Debate is intensifying this week about a new agreement among cable and commercial TV broadcasters over the kinds of local-broadcast station signals a cable company needn't carry to the homes of its subscribers. The agreement is now under review by the Federal Communications Commission (FCC) in Washington.
Critics charge that, if allowed to stand, the proposed changes in the so-called ``must-carry'' rule would give the cable operators a ``remote control'' over public broadcasting.
Public broadcasters, independent television operators, minority groups, and other interested parties have been filing their objections prior to the FCC's April 25 deadline for ``public reply.''
The parties seeking FCC approval of the change are the National Cable Television Association, the Community Antenna Television Association, the Television Operators Caucus, the Association of Independent Television Stations, and the National Association of Broadcasters.
Neither the National Association of Public Television Stations nor the Public Broadcasting Service was invited to the meetings in which the agreement was formulated, although they might be directly affected by the agreement. Nor was the National Coalition for Minority Broadcasting, also an interested party, invited.
The agreement would exempt cable services from carrying stations with less than a 2 percent share of the viewing audience, and it would also limit the total number of TV stations that must be carried on a cable system. Local stations in sparsely-populated areas and stations that appeal mainly to small audiences would probably suffer, say critics of the agreement.
Public television could suffer because cable systems with 20 or fewer channels -- which comprise more than one-third of all cable systems in the US -- would not be required to carry any PBS stations at all. The larger cable systems would no longer be required to carry a public TV station that simultaneously broadcasts the programming carried by another PBS station on the cable system.
According to the National Black Media Coalition in Washington, the agreement would result in ``protection for the rich stations at the expense of the poor stations.''
The National Coalition for Minority Broadcasting based in Pacific Palisades, Calif., filed its reply comments, together with support letters from 40 organizations and individuals. ``Under the current proposals,'' the group says, ``there is a strong likelihood that the future of minority television expression and viewer participation will become a victim of regulatory abandonment.''
After the agreement was announced in February, the National Independent Television Committee was created, mainly to try to defeat the accord. Pluria Marshall, chairman of the committee's board, says the proposal ``sets a dangerous precedent, not only for broadcasters but for the entire nation . . . . You cannot qualify a speaker's right to be heard through an arbitrary quantifier such as ratings.''
Peter Fannon, president of National Association of Public Television Stations, says, ``The must-carry agreement could be a disaster for public television . . . .Its provisions are fundamentally at odds with the mission and governmental mandate of public broadcasting. Free, uninterrupted carriage of all local public television stations on cable can and should be guaranteed by the federal government. That's the best practical way to preserve the public's interest -- and huge investment -- in its nationwide, not-for-profit television service.''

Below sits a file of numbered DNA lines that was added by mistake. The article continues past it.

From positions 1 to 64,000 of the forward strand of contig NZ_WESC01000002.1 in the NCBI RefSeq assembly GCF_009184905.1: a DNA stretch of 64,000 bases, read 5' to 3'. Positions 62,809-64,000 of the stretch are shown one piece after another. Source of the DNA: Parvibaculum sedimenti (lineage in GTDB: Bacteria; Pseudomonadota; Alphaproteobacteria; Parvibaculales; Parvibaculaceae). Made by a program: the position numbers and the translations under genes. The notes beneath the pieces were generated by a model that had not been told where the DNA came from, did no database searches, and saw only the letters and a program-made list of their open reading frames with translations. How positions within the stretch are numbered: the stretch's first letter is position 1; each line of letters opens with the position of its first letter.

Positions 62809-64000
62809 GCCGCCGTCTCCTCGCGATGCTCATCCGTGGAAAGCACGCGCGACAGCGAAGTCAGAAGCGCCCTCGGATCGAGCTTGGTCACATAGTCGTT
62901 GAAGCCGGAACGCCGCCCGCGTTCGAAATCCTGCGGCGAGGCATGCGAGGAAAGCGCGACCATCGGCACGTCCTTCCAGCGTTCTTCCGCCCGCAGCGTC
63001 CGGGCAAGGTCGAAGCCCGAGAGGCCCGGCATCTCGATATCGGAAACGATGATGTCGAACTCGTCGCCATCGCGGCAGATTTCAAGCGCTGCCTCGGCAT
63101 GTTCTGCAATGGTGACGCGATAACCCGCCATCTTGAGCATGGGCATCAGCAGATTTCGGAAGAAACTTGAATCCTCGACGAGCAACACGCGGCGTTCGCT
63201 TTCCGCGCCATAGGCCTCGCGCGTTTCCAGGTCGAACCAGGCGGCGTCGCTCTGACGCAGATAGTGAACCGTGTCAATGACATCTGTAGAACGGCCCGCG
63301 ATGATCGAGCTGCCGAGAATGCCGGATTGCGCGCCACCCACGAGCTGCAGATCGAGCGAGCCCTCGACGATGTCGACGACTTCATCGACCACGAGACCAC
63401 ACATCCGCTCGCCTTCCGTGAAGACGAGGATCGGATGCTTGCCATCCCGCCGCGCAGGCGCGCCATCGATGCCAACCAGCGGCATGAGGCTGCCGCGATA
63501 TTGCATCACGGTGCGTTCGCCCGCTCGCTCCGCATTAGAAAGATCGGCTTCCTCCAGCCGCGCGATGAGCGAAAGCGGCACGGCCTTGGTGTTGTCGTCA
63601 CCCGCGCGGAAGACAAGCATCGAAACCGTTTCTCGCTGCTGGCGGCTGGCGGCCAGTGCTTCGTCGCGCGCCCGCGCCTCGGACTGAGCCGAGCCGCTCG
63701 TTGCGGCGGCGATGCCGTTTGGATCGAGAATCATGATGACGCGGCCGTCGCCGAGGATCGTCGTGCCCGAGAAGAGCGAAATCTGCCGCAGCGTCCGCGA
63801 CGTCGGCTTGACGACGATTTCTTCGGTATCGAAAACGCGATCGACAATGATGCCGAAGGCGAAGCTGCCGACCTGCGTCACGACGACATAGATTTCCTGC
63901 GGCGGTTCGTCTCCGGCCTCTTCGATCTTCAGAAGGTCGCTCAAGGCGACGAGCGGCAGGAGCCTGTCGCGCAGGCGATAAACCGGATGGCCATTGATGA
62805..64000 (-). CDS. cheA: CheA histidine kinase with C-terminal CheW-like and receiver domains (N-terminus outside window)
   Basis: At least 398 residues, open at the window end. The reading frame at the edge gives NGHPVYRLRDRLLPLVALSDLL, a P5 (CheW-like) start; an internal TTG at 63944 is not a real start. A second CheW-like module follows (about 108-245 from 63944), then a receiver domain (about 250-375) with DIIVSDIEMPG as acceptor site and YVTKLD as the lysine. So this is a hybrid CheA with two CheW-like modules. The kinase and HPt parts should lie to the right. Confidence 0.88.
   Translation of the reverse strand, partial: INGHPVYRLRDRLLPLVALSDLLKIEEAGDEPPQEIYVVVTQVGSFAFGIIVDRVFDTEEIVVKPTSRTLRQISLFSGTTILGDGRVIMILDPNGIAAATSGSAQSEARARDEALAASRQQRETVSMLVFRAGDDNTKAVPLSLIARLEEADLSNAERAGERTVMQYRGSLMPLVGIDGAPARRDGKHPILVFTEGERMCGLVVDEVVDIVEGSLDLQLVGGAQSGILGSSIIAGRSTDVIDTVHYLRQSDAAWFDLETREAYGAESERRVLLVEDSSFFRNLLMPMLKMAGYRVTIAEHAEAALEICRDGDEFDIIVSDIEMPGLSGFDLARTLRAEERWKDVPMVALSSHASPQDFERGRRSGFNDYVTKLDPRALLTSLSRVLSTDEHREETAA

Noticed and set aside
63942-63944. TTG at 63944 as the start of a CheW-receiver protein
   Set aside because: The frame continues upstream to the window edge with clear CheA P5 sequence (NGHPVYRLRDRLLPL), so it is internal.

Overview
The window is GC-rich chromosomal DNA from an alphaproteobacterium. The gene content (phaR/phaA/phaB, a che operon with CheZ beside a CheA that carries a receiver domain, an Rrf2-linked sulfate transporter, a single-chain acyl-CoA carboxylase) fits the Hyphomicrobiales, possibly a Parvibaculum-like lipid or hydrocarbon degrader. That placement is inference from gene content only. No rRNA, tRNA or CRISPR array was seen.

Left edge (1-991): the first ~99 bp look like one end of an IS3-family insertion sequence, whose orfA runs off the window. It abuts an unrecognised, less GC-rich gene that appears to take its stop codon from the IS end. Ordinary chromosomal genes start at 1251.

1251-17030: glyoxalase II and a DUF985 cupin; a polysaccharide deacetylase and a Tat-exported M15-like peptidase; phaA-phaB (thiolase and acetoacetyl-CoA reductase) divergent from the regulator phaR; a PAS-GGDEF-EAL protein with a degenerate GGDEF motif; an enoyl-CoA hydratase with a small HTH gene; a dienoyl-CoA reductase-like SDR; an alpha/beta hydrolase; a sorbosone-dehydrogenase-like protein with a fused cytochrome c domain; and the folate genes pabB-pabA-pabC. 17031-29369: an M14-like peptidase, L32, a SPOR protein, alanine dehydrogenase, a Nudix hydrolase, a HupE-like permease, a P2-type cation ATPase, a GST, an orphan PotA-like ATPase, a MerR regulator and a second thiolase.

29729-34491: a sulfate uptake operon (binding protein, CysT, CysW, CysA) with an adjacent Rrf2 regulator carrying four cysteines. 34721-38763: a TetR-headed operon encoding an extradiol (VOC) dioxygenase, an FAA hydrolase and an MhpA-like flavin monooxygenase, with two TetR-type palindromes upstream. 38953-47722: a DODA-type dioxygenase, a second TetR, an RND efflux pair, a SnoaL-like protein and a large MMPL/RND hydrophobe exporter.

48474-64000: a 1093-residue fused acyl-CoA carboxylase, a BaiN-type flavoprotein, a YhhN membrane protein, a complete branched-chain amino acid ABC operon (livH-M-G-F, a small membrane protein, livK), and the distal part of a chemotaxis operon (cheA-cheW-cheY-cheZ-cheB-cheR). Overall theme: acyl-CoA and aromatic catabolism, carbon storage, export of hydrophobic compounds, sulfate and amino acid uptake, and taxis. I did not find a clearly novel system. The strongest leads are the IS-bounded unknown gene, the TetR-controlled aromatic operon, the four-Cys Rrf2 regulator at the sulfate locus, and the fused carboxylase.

Supporters of the agreement dispute the critics' assessment. Steve Tuttle of the National Cable Television Association, says, ``Cable operators have to do business in the marketplace, offering a diversity of programming that consumers want and are willing to pay for. Our problem [with PBS and minority programming] is that, while we recognize there is very valuable programming there, we are at a loss to understand why one particular type of TV station should get preferential treatment.''
John Summers, senior executive vice president of the National Association of Broadcasters, says, ``The agreement all but guarantees the carriage of at least one PBS station in every market in the country. The whole approach of the agreement is that cable should be able to exercise its First Amendment rights with no preference for any class or type of station.''
Public television, nonetheless, is going all out to prevent the FCC from accepting the agreement, unless it is revised. Martin Rubenstein, president of the Corporation for Public Broadcasting, the conduit and oversight agency for channeling tax dollars to public broadcasting, has been sending circulars to commercial and cable operators, warning that their agreement would damage PBS.
Not all the opposition comes from PBS and minority stations, however. Some ABC affiliates were reported to be unhappy with the agreement because it could penalize local stations for affiliating with a national network by denying them access to a cable system already carrying that network.
Bruce Christensen, president of PBS, has been urging the FCC to rule against the agreement, because, in his view, it could give cable systems ``remote control over delivery of public television service to the nation, with the potential of denying it to millions of viewers.
``Public television's ability to serve all Americans,'' Mr. Christensen continues, ``is jeopardized by this must-carry agreement, which provides no guarantees that those citizens who have supported public television can continue to enjoy its services via cable.''